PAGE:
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1998 Cricket Tour to England

The proud Peterhouse tradition of overseas tours continued in April - May 1998 with a cricket tour to England, which was chiefly sponsored by Sir Roger Gibbs the highlight of which was a fantastic game at Arundel Castle, which is often described as the most beautiful cricket ground in the world. Despite one of the wettest UK Aprils on record, the touring party had a tremendous time, played good cricket and won 4 out of the 5 matches they were able to play. Our thanks to all the many contributors to the tour whose generosity both in time and money is gratefully acknowledged.

The UK Petreans contributed something like 1250 pounds towards the tour which was spent on 24 balls for the school, a cash contribution to each of the tour party (boys) which they no doubt got through very quickly during their two days in London, and the remainder going to tour funds
James Bowles, the Tour Manager, reports:
There had been snow two days earlier, was the news as we landed at a blustery Heathrow on 16th April. Newspaper cricket statisticians had been trying to find precedents for snow stopping play and indeed worse weather for the start of an English cricket season. It was 170 years since England had experienced a spring like this and we were on a cricket tour!

We were to find that, within English schools, there are ground staff that would move heaven and earth to get some cricket played, especially against touring sides, and we were very relieved that Wellington College, had such a grounds man and that despite the bitter cold we managed to play our first game of tour.
On a makeshift track, Peterhouse won the toss and having decided that conditions would only get worse chose to bat. The slow low bounce of the wicket was quickly adjusted to by Carruthers-Smith (14), Durham (43), and Barber (46) who all made it look relatively easy. Matthew Hosack however, appeared as if he always batted on this type of wicket as he carried his bat for a magnificent 65 not out.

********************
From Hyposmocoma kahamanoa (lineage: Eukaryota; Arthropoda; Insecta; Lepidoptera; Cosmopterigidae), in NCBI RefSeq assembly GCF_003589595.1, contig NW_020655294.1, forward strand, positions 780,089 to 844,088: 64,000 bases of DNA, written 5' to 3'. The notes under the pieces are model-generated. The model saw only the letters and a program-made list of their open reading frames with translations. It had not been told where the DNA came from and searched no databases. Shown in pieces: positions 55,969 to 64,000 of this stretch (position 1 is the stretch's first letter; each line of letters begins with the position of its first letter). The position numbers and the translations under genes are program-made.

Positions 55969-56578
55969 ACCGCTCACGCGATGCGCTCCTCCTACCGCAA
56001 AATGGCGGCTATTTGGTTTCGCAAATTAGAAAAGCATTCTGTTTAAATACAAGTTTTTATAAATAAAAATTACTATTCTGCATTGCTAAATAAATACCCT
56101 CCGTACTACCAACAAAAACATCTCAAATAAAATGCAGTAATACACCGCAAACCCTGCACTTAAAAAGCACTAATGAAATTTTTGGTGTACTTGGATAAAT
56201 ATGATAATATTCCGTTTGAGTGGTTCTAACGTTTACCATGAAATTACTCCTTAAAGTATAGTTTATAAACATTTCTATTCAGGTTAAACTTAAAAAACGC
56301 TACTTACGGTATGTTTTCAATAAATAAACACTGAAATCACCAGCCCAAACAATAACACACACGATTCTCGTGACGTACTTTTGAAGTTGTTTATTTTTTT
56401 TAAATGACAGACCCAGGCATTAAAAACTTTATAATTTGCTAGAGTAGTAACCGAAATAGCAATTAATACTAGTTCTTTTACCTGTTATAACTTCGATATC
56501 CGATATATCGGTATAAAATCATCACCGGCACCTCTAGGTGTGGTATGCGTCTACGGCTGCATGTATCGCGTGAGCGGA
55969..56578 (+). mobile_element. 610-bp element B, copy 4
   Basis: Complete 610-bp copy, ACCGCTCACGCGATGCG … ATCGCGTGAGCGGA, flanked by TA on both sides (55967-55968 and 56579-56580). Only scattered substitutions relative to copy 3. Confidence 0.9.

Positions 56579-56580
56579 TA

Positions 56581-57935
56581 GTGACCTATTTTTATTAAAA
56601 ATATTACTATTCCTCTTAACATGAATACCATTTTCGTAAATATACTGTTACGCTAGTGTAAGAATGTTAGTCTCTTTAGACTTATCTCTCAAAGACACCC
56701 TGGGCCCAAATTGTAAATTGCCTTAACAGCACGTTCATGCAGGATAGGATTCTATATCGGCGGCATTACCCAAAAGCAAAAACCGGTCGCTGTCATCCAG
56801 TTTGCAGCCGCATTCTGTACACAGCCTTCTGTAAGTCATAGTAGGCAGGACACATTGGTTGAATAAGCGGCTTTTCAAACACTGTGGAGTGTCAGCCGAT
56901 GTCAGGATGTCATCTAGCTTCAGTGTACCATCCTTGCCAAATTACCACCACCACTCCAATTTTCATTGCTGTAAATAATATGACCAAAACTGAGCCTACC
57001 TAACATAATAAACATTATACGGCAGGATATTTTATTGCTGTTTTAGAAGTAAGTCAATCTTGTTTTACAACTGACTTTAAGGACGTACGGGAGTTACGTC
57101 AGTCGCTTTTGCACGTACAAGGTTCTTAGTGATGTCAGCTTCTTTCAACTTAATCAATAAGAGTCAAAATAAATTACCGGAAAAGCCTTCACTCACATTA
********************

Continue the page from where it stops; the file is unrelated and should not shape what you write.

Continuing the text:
162 for 3 at lunch, and Peterhouse were feeling comfortable. After the break, however, Wellington came back well and took the last seven Peterhouse wickets for the addition of only 41 runs. It was immediately clear, however, that batting second on this track was not going to be easy for the home side who slumped to 11 for 2 after 5 overs, with Henderson removing both opening batsmen.
Wellington never, really looked liked recovering from this, despite some wayward bowling and big hitting by their middle order. As Wellington attempted to bat out their 50 overs the Peterhouse bowlers all chipped in to make sure the game was over with 6 overs to spare and Wellington dismissed for 152.

The weather sets in ....
After this initial success, there followed a week of frustration as we trekked from school to school, to be met by long-faced cricket masters and grounds men, who were simply unable to get onto their fields to prepare wickets for us. The frustration was compounded by the days being relatively dry, making us think that cricket may be possible the following day, but this hope being dashed away by heavy rain overnight.
Matches were abandoned at Marlborough College, Dean Close and Cheltenham, leaving us to make alternative entertainment. Days out in local towns, visits to Shakespeare’s birth place, a vomit inducing day at Alton Towers amusement park, a day at a county cricket match, hockey against Cheltenham and a bare-foot football match at Dean Close all relieved the malaise felt by all, at the lack of cricket.

King's School, Bruton
It was only when we arrived at King’s School, in Bruton, Somerset, that we felt there was any hope of cricket. The weather was clearer and the ground staff very keen to play. It wasn’t, however, until we were in the process of packing the bus to leave that their master in charge of cricket received the green light for the match to be played.
Peterhouse batted first and stuttered to 143 all out, with nobody really getting in on a difficult wicket, although there were useful contributions from Craig (33), Hosack (25), Buchanan (21) and Durham (20), but a steady stream of wickets falling resulted in us being 50 runs short of comfort.
King’s looked much more assured when they batted, and looked comfortable against our bowlers in conditions that suited their batsmen. They reached 100 for 2 after 28 of their 35 overs and the game was definitely on. Peterhouse, however, came back well and a spell of 4 overs from Matthew Hosack, where he took 4 wickets for 14 runs put pay to King’s school’s chances, as they limped to 125 for 8 in their allotted overs.

Back to Wellington
Games against both Radley and Buckinghamshire Young Cricketers were called off and it was once again Wellington that came to our rescue, offering us more cricket against a pick-up side on one of their wickets.